Pierce County Council Chairman Roger Bush has told Executive Pat McCarthy that her plan to improve communication among government officials would violate the state Open Public Meetings Act.
In an e-mail Monday, Bush told the executive her proposal to expand her weekly one-on-one meetings with Bush to include other council members “may seriously inhibit the council’s ability to comply with the Open Public Meetings Act.” He proposed continuing the one-on-one meetings.
Bush’s e-mail is the latest evidence that communication between the executive and legislative branches remains a touchy subject.
The two branches of government feuded publicly throughout 2009, with both sides accusing the other of failing to communicate.
Just before the holidays, McCarthy offered a solution: instead of meeting weekly with Bush alone, she proposed a weekly “three-on-three” meeting that would include two members of her staff and two other council members.
On Monday, Bush rejected that proposal, citing the open meetings law.
The law requires meetings of government bodies to be held in public. According to the state Attorney General’s Office, a meeting “occurs whenever the governing body of a public agency takes ‘action.’” The attorney general defines “action” as “discussion, deliberation or evaluation that may lead to a final decision.”
A quorum of the seven-member council would be four council members. That means four members couldn’t meet behind closed doors to discuss public business without public notice and access.
However, Bush contends that three members meeting together could constitute a quorum of one of its committees, which generally have five members.
“To have this many elected officials meeting behind closed doors would violate the spirit of open government that our citizens expect and the law demands,” Bush wrote to McCarthy.
I have a call in to the attorney general’s office to clarify whether open meetings requirements would apply to the type of meeting McCarthy has proposed.
Meanwhile, you can read Bush’s e-mail below.
From: Roger Bush
Sent: Monday, January 11, 2010 4:40 PM
To: Pat McCarthy
Cc: Kevin Phelps; COU
Subject: Response to Dec. 17 e-mail
Dear Executive McCarthy,
We appreciated the good intentions behind your “Happy Holidays” e-mail (below) to the county’s elected officials. Our response was delayed while we examined some of the issues your message raised. In the spirit of our shared goal of communicating first in person rather than through The News Tribune, I am sending it to you before replying to David Wickert.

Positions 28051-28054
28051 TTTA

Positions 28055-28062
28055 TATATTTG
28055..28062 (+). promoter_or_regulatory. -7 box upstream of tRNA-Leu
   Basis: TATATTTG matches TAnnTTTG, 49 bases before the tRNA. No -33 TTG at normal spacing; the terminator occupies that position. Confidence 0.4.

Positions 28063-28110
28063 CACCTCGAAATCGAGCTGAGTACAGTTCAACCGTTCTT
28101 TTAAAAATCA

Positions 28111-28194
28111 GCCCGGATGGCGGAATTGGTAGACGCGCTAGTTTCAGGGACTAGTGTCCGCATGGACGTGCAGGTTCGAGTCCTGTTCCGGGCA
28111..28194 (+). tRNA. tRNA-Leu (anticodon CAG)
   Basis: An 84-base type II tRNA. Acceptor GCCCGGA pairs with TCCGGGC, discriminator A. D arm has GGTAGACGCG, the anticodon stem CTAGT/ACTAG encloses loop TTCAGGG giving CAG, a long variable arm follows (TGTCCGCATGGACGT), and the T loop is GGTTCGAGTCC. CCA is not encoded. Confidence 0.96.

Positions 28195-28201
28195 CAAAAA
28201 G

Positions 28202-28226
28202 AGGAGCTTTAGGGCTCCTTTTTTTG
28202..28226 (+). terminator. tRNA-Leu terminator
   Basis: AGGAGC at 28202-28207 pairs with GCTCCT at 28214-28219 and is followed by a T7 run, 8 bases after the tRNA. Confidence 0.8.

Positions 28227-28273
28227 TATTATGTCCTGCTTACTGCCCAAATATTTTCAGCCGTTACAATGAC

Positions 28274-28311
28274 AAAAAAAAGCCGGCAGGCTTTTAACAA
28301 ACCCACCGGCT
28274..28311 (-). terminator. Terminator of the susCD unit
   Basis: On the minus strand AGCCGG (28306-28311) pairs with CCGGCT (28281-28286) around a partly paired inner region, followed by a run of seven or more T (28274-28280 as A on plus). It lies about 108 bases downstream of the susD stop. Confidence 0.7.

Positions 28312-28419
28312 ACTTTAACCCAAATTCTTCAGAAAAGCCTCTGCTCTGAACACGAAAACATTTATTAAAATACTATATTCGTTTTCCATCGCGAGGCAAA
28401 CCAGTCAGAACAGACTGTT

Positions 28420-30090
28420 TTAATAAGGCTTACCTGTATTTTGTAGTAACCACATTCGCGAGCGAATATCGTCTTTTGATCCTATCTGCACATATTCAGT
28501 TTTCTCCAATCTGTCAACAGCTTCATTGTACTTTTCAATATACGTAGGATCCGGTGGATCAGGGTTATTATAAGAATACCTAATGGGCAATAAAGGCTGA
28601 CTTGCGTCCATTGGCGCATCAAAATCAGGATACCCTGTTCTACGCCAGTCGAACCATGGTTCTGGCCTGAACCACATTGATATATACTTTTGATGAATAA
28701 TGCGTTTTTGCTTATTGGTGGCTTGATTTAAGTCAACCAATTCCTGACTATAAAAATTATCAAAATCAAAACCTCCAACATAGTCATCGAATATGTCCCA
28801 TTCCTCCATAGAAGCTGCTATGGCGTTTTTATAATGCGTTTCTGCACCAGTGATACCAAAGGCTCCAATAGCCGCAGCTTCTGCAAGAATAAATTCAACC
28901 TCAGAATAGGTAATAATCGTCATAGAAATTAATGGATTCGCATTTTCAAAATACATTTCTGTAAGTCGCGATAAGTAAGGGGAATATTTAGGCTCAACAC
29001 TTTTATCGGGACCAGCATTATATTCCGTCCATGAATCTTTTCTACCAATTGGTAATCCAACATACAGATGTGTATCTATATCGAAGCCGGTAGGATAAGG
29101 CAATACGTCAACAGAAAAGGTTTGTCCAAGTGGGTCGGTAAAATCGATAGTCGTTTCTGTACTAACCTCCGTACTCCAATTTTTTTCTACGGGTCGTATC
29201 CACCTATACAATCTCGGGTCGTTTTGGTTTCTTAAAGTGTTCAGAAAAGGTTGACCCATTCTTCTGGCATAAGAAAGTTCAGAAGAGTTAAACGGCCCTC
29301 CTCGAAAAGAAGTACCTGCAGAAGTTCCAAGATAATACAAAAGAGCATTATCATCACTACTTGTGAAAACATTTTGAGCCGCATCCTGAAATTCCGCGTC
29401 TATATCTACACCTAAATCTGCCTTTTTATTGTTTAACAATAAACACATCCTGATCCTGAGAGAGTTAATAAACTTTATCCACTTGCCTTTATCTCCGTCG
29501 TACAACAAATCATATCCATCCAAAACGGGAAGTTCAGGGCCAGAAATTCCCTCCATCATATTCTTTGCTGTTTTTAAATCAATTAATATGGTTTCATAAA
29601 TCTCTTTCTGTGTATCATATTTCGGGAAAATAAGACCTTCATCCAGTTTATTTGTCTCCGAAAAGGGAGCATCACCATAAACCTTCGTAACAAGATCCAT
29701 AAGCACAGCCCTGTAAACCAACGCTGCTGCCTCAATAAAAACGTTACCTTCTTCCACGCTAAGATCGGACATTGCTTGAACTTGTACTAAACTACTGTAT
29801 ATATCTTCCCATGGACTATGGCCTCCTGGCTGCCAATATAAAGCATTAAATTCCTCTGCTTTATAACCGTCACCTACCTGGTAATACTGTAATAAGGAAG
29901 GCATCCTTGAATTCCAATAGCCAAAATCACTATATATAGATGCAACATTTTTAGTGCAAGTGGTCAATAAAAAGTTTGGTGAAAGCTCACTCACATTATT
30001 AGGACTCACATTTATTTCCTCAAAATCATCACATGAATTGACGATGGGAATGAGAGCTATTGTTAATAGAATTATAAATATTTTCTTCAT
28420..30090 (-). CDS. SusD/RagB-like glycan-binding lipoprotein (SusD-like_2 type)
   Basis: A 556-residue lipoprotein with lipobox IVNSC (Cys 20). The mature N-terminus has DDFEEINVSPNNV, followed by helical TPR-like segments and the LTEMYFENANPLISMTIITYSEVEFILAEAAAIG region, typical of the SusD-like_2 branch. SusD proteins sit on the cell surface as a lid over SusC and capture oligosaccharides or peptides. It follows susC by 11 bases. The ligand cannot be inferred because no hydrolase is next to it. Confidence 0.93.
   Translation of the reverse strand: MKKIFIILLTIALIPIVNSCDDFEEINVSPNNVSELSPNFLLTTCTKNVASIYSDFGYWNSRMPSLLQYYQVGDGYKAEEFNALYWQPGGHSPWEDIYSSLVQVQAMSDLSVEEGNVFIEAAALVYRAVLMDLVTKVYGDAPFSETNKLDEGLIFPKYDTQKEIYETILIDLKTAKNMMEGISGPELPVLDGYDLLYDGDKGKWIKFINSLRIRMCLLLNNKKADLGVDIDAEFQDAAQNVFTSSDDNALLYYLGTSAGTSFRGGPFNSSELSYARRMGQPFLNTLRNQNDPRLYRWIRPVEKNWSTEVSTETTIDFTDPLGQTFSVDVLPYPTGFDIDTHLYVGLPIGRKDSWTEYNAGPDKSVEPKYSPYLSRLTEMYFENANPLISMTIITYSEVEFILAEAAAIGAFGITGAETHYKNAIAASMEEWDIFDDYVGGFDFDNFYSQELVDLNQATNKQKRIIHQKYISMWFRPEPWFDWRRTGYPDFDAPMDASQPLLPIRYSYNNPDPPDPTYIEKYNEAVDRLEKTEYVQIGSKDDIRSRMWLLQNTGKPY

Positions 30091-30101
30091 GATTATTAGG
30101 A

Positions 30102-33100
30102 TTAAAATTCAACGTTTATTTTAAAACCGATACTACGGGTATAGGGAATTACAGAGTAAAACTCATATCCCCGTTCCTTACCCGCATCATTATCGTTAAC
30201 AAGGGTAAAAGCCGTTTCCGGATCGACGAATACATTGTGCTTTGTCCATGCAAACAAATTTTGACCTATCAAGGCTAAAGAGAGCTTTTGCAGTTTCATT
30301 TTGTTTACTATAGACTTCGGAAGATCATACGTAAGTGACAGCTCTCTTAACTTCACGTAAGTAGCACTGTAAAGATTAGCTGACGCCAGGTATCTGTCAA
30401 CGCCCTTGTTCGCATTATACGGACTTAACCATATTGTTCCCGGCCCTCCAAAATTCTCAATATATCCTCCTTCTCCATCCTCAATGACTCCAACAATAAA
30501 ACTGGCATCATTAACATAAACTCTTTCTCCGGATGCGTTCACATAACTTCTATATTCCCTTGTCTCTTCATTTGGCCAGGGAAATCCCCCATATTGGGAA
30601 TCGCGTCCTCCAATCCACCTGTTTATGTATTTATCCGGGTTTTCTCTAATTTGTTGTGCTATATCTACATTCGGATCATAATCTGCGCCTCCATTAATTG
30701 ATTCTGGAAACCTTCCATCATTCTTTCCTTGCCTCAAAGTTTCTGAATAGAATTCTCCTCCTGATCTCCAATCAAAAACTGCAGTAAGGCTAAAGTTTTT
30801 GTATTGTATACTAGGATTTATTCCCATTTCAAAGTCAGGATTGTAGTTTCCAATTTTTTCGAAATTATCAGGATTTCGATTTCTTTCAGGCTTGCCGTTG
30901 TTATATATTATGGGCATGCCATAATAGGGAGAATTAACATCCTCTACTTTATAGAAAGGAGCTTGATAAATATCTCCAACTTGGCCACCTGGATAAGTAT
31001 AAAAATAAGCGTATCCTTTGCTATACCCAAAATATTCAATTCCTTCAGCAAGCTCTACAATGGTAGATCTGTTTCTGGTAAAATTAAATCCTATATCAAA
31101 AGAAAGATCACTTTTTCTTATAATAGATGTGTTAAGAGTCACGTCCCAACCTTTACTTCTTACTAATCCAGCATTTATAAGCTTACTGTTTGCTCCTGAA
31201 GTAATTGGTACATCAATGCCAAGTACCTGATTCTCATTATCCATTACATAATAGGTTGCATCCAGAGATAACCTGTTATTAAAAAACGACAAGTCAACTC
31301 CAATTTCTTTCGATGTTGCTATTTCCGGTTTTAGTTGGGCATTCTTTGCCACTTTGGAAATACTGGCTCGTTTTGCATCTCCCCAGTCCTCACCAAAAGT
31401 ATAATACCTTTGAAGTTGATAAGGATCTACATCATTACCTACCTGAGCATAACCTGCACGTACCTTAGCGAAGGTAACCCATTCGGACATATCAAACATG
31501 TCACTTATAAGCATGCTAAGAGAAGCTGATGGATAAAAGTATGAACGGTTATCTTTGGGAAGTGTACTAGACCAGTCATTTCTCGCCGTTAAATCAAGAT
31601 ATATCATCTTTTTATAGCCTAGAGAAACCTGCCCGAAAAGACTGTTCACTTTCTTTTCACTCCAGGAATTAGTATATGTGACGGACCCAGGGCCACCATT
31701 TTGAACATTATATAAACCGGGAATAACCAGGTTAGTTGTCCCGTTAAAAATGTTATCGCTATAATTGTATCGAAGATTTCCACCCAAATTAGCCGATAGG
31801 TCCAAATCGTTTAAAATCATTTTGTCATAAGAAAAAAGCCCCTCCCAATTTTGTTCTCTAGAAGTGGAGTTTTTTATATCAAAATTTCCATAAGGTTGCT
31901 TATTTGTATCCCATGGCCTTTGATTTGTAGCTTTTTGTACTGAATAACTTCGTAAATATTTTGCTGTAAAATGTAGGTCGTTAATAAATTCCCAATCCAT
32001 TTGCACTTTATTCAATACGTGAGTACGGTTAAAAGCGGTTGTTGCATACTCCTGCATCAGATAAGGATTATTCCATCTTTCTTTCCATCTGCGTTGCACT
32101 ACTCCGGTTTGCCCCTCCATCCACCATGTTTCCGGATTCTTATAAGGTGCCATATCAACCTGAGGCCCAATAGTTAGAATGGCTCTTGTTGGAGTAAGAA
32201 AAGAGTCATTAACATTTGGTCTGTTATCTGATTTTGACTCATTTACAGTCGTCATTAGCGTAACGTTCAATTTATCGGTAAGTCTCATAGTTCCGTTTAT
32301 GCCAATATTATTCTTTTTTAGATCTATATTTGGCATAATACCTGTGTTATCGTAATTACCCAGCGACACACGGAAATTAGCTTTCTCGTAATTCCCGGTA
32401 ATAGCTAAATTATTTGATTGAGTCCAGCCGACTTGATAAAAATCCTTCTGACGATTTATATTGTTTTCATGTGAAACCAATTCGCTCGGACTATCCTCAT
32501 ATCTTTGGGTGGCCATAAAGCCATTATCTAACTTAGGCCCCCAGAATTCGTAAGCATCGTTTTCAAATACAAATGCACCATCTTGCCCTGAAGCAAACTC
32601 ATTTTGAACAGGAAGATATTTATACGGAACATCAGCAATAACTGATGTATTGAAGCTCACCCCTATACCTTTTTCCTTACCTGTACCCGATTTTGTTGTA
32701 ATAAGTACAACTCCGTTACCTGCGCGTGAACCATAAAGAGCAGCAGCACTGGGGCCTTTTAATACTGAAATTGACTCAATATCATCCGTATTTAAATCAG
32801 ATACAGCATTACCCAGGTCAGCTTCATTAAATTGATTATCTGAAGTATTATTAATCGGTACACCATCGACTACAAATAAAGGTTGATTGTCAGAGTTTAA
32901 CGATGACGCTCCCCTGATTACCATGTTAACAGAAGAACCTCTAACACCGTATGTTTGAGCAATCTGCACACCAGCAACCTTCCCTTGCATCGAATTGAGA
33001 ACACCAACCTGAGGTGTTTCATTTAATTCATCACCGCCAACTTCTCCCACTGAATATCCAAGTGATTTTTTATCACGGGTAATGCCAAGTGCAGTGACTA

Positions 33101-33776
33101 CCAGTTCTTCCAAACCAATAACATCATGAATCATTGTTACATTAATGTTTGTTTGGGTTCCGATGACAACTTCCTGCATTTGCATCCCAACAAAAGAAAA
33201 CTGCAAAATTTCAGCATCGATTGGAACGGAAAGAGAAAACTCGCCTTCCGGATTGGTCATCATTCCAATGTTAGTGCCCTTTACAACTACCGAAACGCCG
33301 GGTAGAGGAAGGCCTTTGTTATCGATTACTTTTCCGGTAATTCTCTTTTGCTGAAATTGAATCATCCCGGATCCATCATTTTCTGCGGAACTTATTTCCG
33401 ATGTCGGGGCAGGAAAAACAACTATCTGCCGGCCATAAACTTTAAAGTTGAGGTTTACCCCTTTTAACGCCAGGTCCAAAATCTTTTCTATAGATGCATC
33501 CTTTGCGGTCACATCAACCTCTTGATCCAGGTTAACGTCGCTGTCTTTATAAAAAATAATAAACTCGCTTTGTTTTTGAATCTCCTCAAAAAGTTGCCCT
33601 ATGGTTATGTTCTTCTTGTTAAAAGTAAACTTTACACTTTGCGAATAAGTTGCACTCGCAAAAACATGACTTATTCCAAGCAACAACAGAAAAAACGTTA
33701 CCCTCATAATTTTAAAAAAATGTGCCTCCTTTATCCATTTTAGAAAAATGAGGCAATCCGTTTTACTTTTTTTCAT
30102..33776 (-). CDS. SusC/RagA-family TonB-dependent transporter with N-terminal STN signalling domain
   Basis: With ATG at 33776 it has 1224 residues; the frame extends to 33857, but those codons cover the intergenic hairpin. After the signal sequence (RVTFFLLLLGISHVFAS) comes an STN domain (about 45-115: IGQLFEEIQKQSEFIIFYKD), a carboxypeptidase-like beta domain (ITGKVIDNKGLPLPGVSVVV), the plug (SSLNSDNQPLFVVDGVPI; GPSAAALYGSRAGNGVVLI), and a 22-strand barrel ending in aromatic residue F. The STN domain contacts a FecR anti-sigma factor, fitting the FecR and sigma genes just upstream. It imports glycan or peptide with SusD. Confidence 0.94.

I’m concerned that your suggestion to expand our one-on-one Wednesday discussions to include two additional councilmembers may seriously inhibit the council’s ability to comply with the Open Public Meetings Act. While a quorum of the full council is four members, it takes three councilmembers to compose a quorum of our five-member committees and just two members for a quorum of our Rules and Operations Committee. To have this many elected officials meeting behind closed doors would violate the spirit of open government that our citizens expect and the law demands.
The County Charter – along with council rules – grants the council the authority to set county policy and manage the budget, and entrusts the executive with implementing that policy and managing the county’s departments. It also establishes a legislative process for conducting regular public meetings for dialog and decisions on policy and budget. If both branches are careful to stick to the duties and procedures the Charter prescribes, the residents of this county will be best served.
I hope we can continue our Wednesday one-on-one discussions. Also, you still have an open invitation to our Tuesday Study Sessions where you are welcome to ask as many questions as you wish.
This council and the executive want the same thing; to do our best for this county and those who live here. If we are mindful of the role each is responsible to play, good communication will naturally take place. We look forward to working with you in 2010, and we welcome your participation in the legislative process that has served Pierce County well for almost 30 years.